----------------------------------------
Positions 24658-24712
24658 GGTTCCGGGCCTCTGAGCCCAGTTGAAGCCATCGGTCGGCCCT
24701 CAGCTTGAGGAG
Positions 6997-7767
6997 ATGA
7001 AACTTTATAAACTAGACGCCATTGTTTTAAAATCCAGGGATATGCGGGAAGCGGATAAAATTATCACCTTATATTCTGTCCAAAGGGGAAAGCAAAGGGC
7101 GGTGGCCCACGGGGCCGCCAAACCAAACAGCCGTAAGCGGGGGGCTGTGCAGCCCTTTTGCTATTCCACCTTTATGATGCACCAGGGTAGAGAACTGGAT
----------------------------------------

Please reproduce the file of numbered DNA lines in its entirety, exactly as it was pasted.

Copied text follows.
Positions 24658-24712
24658 GGTTCCGGGCCTCTGAGCCCAGTTGAAGCCATCGGTCGGCCCT
24701 CAGCTTGAGGAG
Positions 6997-7767
6997 ATGA
7001 AACTTTATAAACTAGACGCCATTGTTTTAAAATCCAGGGATATGCGGGAAGCGGATAAAATTATCACCTTATATTCTGTCCAAAGGGGAAAGCAAAGGGC
7101 GGTGGCCCACGGGGCCGCCAAACCAAACAGCCGTAAGCGGGGGGCTGTGCAGCCCTTTTGCTATTCCACCTTTATGATGCACCAGGGTAGAGAACTGGAT